For Sadie Dupuis – one of slacker rock’s most thought-provoking and observant wordsmiths – the idea of taking an artistically safe route is an offensive one. The Speedy Ortiz songwriter, vocalist and guitarist initially wrote the band’s third album in 2015, but on November 8 2016, Donald Trump was elected US president and the world got a hell of a lot uglier; suddenly those self-described “lovey dovey” songs seemed insipid, almost incongruous. Making the difficult decision to scrap it, the Massachusetts four-piece went back to the drawing board.
The result is ‘Twerp Verse’, an album that’s packed with dry wit and choppy, off-kilter energy, but one that’s lyrically far better suited to a darker, post-#MeToo world. ‘Alone With Girls’ states: “Put it there, on the mouth/ Tonguing the boot/ Who is responsible here?” Things get even grimmer on the Liz Phair- channelling ‘Villian’, where under uncomfortable guitars and Darl Ferm’s bruised bass, Sadie captures the skin-crawl of unwanted male attention: “’I want to know what kind of porn you like’/He asks me these questions – did he earn the right?/ No way.” Later, ‘Lean In When I Suffer’ tackles toxic relationships and misconceptions around depression.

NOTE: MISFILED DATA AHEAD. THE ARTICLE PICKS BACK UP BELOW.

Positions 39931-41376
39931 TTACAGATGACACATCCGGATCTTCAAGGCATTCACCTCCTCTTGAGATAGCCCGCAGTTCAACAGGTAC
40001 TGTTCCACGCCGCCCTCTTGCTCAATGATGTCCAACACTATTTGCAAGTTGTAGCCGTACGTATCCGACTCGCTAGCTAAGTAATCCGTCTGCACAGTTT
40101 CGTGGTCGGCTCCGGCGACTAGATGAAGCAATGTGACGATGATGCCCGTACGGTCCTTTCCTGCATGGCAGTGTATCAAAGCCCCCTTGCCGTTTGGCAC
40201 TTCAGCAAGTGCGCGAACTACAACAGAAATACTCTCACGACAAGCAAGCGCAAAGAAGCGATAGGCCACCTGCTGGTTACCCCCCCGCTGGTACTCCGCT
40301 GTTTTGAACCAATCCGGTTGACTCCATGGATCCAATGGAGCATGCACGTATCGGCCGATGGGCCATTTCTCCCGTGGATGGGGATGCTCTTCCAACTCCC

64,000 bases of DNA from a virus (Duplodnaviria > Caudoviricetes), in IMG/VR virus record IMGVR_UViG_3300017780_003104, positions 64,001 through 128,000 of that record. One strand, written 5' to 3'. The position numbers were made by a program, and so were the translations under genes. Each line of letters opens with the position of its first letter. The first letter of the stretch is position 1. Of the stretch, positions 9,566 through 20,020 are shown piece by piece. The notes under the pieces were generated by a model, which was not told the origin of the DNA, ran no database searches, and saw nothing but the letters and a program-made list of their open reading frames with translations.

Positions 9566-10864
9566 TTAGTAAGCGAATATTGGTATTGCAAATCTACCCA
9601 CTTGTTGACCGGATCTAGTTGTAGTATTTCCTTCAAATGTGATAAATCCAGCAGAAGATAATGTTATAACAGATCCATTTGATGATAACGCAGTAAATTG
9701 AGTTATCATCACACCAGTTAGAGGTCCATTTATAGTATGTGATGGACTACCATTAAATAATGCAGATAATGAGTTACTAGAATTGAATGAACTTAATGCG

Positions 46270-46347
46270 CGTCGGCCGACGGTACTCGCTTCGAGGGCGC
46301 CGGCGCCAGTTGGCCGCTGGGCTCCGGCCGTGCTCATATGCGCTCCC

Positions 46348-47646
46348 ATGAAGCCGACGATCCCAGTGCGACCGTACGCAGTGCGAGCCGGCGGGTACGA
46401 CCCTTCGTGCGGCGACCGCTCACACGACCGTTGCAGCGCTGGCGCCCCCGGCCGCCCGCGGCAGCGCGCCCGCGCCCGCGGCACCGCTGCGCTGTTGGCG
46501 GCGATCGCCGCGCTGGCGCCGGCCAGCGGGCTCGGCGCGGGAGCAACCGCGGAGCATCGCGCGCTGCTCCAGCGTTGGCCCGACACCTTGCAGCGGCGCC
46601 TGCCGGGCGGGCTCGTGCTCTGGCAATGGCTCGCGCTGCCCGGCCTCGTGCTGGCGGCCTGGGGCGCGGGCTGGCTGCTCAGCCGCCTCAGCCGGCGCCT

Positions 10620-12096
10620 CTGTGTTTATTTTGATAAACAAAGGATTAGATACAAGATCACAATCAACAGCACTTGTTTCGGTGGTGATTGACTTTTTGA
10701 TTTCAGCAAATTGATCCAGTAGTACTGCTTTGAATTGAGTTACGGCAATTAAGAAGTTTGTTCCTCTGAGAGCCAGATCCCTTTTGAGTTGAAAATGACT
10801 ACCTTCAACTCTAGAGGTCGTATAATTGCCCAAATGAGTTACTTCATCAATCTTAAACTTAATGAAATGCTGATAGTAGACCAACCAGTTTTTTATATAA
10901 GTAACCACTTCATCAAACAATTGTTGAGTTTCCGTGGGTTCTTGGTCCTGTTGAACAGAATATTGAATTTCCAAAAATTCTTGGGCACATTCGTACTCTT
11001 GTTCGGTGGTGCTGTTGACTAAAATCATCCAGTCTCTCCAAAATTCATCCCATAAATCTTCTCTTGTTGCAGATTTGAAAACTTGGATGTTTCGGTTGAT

Of course, these aren’t new topics for Sadie, but this is the most forthright she’s ever been – and the album is all the more empowering for it, openly toying with conventions of misogyny, patriarchy and isolation. These usually weighty topics make for uneasy listening, but ‘Twerp Verse’ is easily Speedy’s most accessible release yet, basking in a glowing veneer that’s replaced the raw, alt-90’s vibe of debut ‘Major Arcana’ and 2015’s ‘Foil Deer’. It’s a change in tone that could be attributed to Sadie’s 2016 solo album ‘Slugger’, a shimmering pop affair that eschewed gnarled Breeders-esque riffs for sparkling synths and spun-sugar choruses: that influence has seeped clearly into single ‘Lucky 88’, coating choppy bass and vibrant synths with a glassy, glistening overlay.
Some fans will undoubtedly pine for the Pavement-inspired wonk-fests of the band’s early work, but listen closely to the tumbling riffs of ‘Sport Death’ or ‘I’m Blessed’, where guitars stumble sideways like a drunken crab, and it’s clear that the peculiarities of vintage Speedy are still simmering under the surface. While the band attempt to make sense of a turbulent modern world, they’re just feeling more playful than ever.
Words: Dannii Leivers